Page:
Moderator: Daniel O’Neill, MD, MA(TH), Managing Editor of the Christian Journal for Global Health
Lisa M. Hilmi, Executive Director, CORE Group
Lisa has an extensive career in global health, employing both human rights and community-based participatory approaches to addressing health disparities for women, children and communities. Lisa brings a wealth of experience working at multiple levels of global health from policy, research, emergency relief, workforce development, health systems strengthening, and fund raising, from local to global levels. Lisa also adds technical expertise, as a pediatric nurse with clinical experience in hospital, community, academic, and crisis settings. She has a strong commitment to partnership and collaboration.
Lisa’s research and global projects have focused on children’s health and psychosocial well-being post-disaster and post-conflict in Asia and Africa; injury surveillance/prevention and addressing health disparities, gender and water/sanitation; women’s livelihood development to improve health and nutrition, disaster preparedness and humanitarian relief; and health concerns amongst internally displaced persons and refugees in multiple countries.
She is completing a PhD in Nursing at the University of Pennsylvania, and has an MPH from Columbia University, a BSN from the University of Pennsylvania and a BA in Political Science/Communications from Villanova. She is a Registered Nurse and nationally certified pediatric nurse.
Loyce Pace, MPH, President & Executive Director, Global Health Council (GHC)
Loyce Pace, MPH, is President and Executive Director of Global Health Council, a U.S.-based membership organization representing the collective voice of the global health community worldwide. Loyce is a leader who has worked on the ground in more than 10 countries delivering health programs and mobilizing advocates. Over the course of her career, Loyce has championed policies for access to essential medicines, testified for congressional global health appropriations, and launched the Non-Communicable Disease (NCD) Roundtable under GHC, which convenes organizations representing multiple issues and sectors around shared advocacy goals. Loyce holds a Bachelor’s degree with Honors in Human Biology from Stanford University and a Master’s degree in Public Health from Johns Hopkins Bloomberg School of Public Health.
Hon. Keith Martin, MD, PC, Executive Director, Consortium of Universities for Global Health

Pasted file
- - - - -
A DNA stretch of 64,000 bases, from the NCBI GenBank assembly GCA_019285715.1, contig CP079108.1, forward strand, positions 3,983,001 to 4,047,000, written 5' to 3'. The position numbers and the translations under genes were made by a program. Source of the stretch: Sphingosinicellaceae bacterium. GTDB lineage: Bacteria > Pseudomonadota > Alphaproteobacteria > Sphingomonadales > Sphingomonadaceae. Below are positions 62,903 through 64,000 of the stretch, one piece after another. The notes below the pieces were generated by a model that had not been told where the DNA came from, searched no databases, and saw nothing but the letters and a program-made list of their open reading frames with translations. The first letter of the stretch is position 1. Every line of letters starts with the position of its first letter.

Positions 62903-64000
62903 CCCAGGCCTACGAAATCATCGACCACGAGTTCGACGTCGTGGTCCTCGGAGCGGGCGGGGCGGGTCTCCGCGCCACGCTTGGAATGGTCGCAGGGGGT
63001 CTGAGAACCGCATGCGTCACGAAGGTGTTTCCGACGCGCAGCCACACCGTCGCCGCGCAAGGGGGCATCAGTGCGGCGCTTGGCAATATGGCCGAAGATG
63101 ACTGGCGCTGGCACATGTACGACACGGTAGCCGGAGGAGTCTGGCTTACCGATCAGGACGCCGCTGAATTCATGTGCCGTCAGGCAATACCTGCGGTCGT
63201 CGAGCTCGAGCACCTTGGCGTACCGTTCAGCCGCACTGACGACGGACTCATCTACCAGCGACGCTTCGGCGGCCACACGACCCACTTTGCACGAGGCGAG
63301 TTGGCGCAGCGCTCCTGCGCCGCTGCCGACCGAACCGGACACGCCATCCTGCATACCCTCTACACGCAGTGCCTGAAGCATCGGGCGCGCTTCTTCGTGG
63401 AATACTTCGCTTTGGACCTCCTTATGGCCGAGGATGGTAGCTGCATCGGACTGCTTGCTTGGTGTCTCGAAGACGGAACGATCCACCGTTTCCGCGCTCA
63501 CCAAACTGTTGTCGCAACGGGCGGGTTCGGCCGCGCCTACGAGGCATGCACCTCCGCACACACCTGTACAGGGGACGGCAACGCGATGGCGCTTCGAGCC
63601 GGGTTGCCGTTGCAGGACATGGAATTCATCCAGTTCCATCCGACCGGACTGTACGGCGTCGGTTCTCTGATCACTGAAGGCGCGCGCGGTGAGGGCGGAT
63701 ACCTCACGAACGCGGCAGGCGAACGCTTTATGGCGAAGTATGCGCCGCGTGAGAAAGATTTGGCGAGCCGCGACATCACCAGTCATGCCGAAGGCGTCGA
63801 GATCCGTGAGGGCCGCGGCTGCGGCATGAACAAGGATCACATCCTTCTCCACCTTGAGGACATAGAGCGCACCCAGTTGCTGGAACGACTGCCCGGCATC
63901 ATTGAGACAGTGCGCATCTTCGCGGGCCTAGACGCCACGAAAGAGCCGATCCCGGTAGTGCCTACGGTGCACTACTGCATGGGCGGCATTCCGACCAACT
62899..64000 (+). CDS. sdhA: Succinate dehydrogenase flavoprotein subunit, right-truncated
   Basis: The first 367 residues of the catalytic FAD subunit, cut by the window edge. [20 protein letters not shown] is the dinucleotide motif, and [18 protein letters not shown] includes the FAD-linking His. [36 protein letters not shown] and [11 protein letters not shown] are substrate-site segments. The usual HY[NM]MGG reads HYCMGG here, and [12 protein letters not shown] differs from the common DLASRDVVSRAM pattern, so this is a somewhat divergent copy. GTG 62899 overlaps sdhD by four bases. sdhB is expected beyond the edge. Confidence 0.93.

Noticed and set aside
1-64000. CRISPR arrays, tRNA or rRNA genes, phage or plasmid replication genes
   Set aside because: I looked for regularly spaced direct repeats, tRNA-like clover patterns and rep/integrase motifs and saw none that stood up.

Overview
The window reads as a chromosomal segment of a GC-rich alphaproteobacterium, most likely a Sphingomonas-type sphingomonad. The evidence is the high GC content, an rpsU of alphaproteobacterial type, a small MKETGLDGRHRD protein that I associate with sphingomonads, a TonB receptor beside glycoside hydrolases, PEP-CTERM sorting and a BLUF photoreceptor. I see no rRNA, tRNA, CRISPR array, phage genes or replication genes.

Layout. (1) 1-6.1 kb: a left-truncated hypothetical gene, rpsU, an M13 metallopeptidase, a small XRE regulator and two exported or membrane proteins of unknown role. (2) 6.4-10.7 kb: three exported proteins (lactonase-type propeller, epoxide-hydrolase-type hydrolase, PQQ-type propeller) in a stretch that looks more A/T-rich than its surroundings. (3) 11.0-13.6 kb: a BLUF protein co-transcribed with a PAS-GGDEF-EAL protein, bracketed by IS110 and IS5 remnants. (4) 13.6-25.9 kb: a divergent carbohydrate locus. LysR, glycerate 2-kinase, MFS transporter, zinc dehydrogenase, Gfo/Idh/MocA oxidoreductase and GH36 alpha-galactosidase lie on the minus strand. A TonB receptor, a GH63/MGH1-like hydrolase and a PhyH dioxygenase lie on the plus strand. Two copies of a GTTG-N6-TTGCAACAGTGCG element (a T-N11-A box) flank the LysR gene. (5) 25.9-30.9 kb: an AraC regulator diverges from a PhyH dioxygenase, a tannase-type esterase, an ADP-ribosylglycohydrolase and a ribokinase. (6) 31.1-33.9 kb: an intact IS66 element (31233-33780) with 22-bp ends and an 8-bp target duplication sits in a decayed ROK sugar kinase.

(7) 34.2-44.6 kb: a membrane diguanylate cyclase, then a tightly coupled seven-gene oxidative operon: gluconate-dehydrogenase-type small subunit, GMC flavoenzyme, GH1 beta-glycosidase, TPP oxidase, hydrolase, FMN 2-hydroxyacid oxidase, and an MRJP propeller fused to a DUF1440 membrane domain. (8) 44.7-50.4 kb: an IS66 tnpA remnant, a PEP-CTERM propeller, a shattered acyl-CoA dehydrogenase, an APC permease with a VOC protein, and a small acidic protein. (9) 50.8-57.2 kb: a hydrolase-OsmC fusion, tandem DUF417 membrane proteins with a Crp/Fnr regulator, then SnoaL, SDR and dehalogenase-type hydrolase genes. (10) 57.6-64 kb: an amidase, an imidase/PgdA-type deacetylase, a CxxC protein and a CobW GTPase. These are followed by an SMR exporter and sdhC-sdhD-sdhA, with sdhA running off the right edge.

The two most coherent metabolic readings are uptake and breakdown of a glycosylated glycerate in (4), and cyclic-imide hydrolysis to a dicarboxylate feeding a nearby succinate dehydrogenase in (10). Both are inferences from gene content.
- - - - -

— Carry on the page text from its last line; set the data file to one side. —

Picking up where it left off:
Dr. Martin is a physician who, since Sept. 2012, has served as the founding Executive Director of the Consortium of Universities for Global Health (CUGH) based in Washington, DC.
Between 1993-2011, Dr. Martin served as a Member of Parliament in Canada’s House of Commons representing a riding on Vancouver Island. During that time he held shadow ministerial portfolios in foreign affairs, international development, and health. He also served as Canada’s Parliamentary Secretary for Defense. In 2004, he was appointed to the Queen’s Privy Council for Canada. His main areas of focus are in global health, foreign policy, security, international development, conservation and the environment.
Dr. Martin has been on numerous diplomatic missions to areas in crisis. He served as a physician in South Africa on the Mozambique border during that country’s civil war. He has traveled widely in Africa, visiting the continent 27 times. Dr. Martin is the author of more than 160 published editorial pieces, has appeared frequently as a political and social commentator on television and radio and has spoken at conferences around the world. He is a board member of the Global Health Council, Jane Goodall Institute and Annals of Global Health. He is an advisor for the Int’l Cancer Expert Corps, Global Sepsis Alliance and McGill University’s Global Health Program and a member of the Lancet-ISMMS Commission on Pollution and Health.
World Health Organization (WHO)
WHO is hosting a webinar on how youth can influence the outcomes of the 2017 WHO Global Conference on Non Communicable Disease (NCDs).
Acting on the Call is a continuous improvement process in USAID’s drive to end preventable child and maternal deaths. The first Acting on the Call report, released in 2014, laid out a roadmap of how USAID would sharpen its effort to achieve greater impact from the scale up of key interventions in 24 priority countries to save 15 million children and 600,000 women by 2020. The 2015 report provided an update on progress in each country and went into further detail about how with a sharpened focus on Maternal Health, USAID will reach 38 million women with increased access to care during childbirth. In 2016, the report explored how to better target USAID programs by focusing on different dimensions of inequity. It found that by assuring that the poorest 50% of the population achieves the same progress that was modeled based on national averages in 2014, would allow 8 million lives to be saved from 2016 to 2020.
This year’s report focuses on health systems, which are the backbone of our efforts to save lives. While the connections between health systems and health outcomes make intuitive sense, this report represents the first attempt—through the combined efforts of USAID and UNICEF—to establish a direct linkage between investing in strengthening health systems in terms of the lives that will be saved. USAID estimates that investing in health systems will contribute to saving the lives of 5.6 million children and 260,00 women from 2016-2020.
Kelly Saldana, the new Director of the Office of Health Systems, will present on the 2017 Acting on the Call report, “Ending Preventable Child and Maternal Deaths: A Focus on Health Systems“, and how it relates to USAID’s work. More information can be found at https://www.usaid.gov/actingonthecall.